- About Topicals
- Causes of Acne
- What can I expect?
- Safety / Side effects
- After treatment instructions
There are many treatment options available for patients with acne. In the topical treatment of acne, patients use products and medications that are applied directly onto the skin's surface. This is often an important part of a successful acne treatment regimen. At The Menkes Clinic, we provide a comprehensive and personalized approach to each patient with the goal of formulating the most effective acne treatment plan.
COMMON TYPES OF TOPICALS
One of the most commonly used topical acne treatments is benzoyl peroxide, a widely available non-prescription medication that is typically applied directly to pimples. It is formulated in washes, gels and creams and can be mixed with other prescription topical acne medications, such as antibiotics and retinoids to form a combination product. Benzoyl peroxide works as a peeling agent, increasing skin turnover and clearing pores. It also reduces bacteria, thus indirectly working as an antimicrobial agent.
This is commonly used to treat comedonal acne, in particular black heads and non-inflamed pimples. It is a popular ingredient in many non-prescription products and is found widely in over-the-counter lotions, creams, cleansers, medicated treatment pads and toners. Salicylic acid works to promote the sloughing away of dead skin cells and is especially helpful in treating acne because of its ability to penetrate the hair follicle where all acne pimples are initially formed. This results in a reduction in the number of blocked pores and breakouts on the skin.
Antibiotics Topical use of antibiotics has been a cornerstone of acne therapy for over three decades. The most commonly used topical antibiotics are clindamycin and erythromycin. Effective both for their bacterial killing properties and their ability to reduce inflammation and pus, topical antibiotics decrease the numbers of inflamed pimples and also help to keep pores open. Topical antibiotics are available in solutions, wipes, lotions and gels. They are also now available in acne products that contain benzoyl peroxide or a retinoid. These newer combination products (Acanya, Duac, Epiduo) have the benefit of convenience for patients since they are applied only once daily.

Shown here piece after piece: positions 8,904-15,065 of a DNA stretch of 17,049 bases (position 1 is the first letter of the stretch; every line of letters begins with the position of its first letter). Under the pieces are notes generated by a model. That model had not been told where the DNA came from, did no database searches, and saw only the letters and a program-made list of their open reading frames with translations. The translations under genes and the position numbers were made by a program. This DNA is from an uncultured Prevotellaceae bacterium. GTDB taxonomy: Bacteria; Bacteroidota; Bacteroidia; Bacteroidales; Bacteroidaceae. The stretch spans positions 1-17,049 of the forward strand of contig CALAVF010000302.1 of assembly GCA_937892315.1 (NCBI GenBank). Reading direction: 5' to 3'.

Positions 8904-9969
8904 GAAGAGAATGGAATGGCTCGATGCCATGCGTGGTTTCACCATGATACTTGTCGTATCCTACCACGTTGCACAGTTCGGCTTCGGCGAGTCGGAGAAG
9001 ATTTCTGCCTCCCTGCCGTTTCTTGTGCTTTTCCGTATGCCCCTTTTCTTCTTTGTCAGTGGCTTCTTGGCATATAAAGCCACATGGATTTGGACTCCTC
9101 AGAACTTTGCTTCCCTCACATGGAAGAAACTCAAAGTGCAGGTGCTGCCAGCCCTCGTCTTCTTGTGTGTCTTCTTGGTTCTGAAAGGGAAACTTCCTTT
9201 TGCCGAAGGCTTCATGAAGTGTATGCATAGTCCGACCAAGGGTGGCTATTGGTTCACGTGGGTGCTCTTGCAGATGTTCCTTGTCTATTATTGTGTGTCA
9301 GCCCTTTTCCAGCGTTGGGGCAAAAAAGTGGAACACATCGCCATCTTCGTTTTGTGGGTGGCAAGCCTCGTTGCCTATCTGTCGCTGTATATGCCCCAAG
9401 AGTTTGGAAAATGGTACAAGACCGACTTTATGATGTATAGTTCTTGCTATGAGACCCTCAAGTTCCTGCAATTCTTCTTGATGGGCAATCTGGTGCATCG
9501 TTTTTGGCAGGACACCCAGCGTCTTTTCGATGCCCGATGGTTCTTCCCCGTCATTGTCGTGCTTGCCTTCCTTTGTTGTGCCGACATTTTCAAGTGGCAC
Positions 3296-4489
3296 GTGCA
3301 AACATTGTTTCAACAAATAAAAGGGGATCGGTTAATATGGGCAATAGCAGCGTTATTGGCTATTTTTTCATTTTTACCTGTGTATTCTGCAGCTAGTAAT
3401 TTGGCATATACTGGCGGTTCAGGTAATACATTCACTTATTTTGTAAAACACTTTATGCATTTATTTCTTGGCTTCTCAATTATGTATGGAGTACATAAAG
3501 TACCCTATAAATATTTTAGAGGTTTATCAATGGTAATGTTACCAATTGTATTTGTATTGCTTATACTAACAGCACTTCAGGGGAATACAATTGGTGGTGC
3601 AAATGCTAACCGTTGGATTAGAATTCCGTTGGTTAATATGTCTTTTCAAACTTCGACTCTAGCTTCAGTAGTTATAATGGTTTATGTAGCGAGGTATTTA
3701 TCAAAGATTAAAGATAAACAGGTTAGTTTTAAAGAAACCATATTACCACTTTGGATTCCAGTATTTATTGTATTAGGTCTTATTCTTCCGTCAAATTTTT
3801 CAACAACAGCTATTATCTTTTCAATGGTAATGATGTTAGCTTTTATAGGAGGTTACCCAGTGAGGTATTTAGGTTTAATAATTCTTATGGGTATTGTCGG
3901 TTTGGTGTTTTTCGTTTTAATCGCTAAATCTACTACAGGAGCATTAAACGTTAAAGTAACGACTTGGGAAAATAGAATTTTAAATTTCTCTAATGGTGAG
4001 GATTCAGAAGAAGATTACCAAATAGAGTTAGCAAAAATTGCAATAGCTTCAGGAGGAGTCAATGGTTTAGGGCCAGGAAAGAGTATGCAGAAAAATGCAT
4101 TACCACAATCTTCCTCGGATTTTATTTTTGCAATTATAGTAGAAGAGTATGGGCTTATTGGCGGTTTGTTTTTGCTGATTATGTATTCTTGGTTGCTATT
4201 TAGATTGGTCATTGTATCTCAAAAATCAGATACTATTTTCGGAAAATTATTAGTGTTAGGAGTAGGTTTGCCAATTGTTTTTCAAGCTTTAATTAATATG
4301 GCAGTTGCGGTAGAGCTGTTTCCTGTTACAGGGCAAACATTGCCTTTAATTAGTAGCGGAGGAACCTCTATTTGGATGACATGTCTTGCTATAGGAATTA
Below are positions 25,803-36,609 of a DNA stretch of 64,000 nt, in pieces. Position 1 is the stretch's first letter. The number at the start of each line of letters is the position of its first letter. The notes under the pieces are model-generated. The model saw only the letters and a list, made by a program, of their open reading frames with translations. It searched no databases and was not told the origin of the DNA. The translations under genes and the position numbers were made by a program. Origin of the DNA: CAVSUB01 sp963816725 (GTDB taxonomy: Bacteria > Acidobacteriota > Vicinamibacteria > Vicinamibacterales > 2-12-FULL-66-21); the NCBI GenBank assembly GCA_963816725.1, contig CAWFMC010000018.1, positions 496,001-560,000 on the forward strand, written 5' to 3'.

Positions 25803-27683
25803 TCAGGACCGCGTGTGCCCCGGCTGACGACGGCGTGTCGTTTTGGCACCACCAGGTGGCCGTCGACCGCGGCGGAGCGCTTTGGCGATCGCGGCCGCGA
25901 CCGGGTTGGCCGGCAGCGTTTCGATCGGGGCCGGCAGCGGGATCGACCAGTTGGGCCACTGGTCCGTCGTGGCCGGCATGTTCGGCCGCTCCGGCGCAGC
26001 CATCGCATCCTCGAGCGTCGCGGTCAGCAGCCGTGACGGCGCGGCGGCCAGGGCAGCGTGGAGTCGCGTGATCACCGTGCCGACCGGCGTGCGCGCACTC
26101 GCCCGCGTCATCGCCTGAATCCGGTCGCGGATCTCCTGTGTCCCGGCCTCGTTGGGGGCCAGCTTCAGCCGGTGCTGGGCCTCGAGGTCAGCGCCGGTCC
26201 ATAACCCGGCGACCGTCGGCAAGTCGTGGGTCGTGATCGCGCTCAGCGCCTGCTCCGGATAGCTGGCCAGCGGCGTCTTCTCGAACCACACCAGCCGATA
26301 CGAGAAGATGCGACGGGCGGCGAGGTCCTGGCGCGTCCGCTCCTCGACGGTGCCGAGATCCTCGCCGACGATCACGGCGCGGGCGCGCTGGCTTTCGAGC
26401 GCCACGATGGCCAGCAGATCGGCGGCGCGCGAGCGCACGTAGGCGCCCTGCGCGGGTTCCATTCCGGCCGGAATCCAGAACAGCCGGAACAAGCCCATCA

Topical retinoids work very well to clear pores and to reduce the frequency and severity of acne outbreaks. These products are derived from vitamin A and work by unplugging clogged pores and preventing dead skin cells from clogging pores. This mechanism also allows other topical medications such as antibiotics to enter the follicle and increase their effectiveness. Topical retinoids are available as creams, gels and liquids and are applied to the skin once a day, usually at night, about 20-30 minutes after washing the face.
Acne is a very common skin problem and can be recognized by the distinctive blackheads, whiteheads, pimples and, for some, the painful red bumps or pustules that feel like and are similar in appearance to boils. In severe cases, acne can leave permanent scars on the skin. There are many factors that contribute to the development of acne, including genetics and hormones. Individuals may inherit an increased chance of suffering from acne if their parents did.
However, the most common reason is due to hormones. The surge of hormones that accompanies the onset of puberty, pregnancy and even menopause causes the sebaceous glands – the area where acne occurs - to enlarge. The sebaceous glands produce sebum which sticks to the dead skin cells that are shed from the lining of the hair follicle wall. Over the course of several days or even weeks, this mixture of sebum and skin cells plugs the hair follicle under the skin surface. This plug cannot be removed or dissolved by washing and is what gives rise to blackheads and whiteheads.